Since Monday, violence around anti-government protests has left eight dead and more than 225 injured, according to police, in this island of 22 million people mired in the worst economic crisis in its history.

“It is no longer a question of spontaneous anger, but of organized violence,” a senior police official told AFP on Wednesday, announcing that his forces, 85,000 strong, now have orders to fire live ammunition. on the troublemakers.

“If the situation is not brought under control, it could turn into total anarchy,” he added, adding that the security of several threatened judges had also been reinforced.

After a luxury hotel owned by a member of the Rajapaksa clan in the south of the country was set on fire late Tuesday night, police fired in several places in the air to disperse crowds who were burning vehicles.

The army had received on Tuesday evening the order to shoot on sight to suppress the riots.

– “So corrupt” –

The island’s population has been plagued by months of severe food, fuel and medicine shortages and power cuts, and peaceful protests have been calling for the resignation of President Gotabaya Rajapaksa for weeks.

Supporters of the government, sent from the provinces to the capital Colombo on Monday and galvanized by his brother, the resigning Prime Minister Mahinda Rajapaksa, set fire to the powder by attacking the demonstrators.

At 76, the head of the Rajapaksa clan resigned from office on Monday following the bloody clashes that followed. Shortly before dawn on Tuesday, he had to be exfiltrated by the army from his besieged official residence in Colombo.

This resignation is “an important event, people are really happy with it,” said Kaushalya Fernando, actress and rights activist.

But “that’s not enough”, she insisted, adding: “We want the whole Rajapaksa clan gone, they are so, so corrupt”, “they have eaten away at Sri Lanka like a caterpillar eats away at a fruit or a leaf”.

– Extended curfew –

The curfew, decreed shortly after the start of the clashes, was to be lifted on Wednesday morning but was extended by 24 hours. Protesters defied it on Wednesday by maintaining their camp in front of the president’s office.

Gotabaya Rajapaksa remained in office and enjoys sweeping powers and command of the security forces.

According to Chandana Aluthge, professor of economics at the University of Colombo, the population “is fed up” and no longer has the luxury of relying on the democratic process.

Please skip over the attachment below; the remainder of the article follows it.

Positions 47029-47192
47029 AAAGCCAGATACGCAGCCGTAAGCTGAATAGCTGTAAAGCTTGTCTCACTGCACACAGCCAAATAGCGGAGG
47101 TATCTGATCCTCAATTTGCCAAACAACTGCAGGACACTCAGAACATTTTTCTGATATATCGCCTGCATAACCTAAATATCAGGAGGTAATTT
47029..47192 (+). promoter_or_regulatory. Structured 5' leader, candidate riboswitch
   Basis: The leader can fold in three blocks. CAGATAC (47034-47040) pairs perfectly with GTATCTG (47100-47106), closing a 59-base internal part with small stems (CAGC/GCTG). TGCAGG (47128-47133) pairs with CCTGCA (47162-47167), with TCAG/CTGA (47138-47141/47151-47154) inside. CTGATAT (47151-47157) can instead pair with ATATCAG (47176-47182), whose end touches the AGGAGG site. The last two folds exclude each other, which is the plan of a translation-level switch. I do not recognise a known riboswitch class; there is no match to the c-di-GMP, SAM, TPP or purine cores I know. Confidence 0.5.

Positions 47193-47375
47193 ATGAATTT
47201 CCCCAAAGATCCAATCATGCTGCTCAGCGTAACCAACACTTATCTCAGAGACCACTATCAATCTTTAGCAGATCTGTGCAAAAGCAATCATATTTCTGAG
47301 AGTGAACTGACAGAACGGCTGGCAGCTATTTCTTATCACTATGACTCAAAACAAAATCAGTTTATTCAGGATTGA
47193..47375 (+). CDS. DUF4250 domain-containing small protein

“Even though in Sri Lanka, where we have achieved modern society status, the system of governance is actually very close to a very old feudal system,” he said.

President Rajapaksa on Wednesday called on Twitter “all Sri Lankans to join hands as one, to overcome economic, social and political challenges”.

But the main opposition party, the SJB, reaffirmed on Wednesday that it would not participate in a government under its authority.

– “Violence is provoked” –

“The violence is provoked (by the authorities) in order to establish a military regime”, denounced the leader of the opposition Sajith Premadasa on Twitter, claiming that “the rule of law” be “maintained by the constitution and not by ARMS”.

Echoing calls from the United Nations and the European Union, the United States expressed concern both about the escalation of violence and the deployment of the army.

“Peaceful protesters should never be subjected to violence or intimidation, whether from the military or civilian units,” Ned Price, spokesman for the Department of Defense, told reporters on Tuesday. State, Washington.

Sri Lanka, in default on its external debt estimated at 51 billion dollars since April 12, is currently in talks with the International Monetary Fund (IMF) on a possible bailout.

“We are closely monitoring developments in Sri Lanka and are concerned about the rise in social tensions and violence,” Masahiro Nozaki, IMF mission chief in Sri Lanka, said in a statement.


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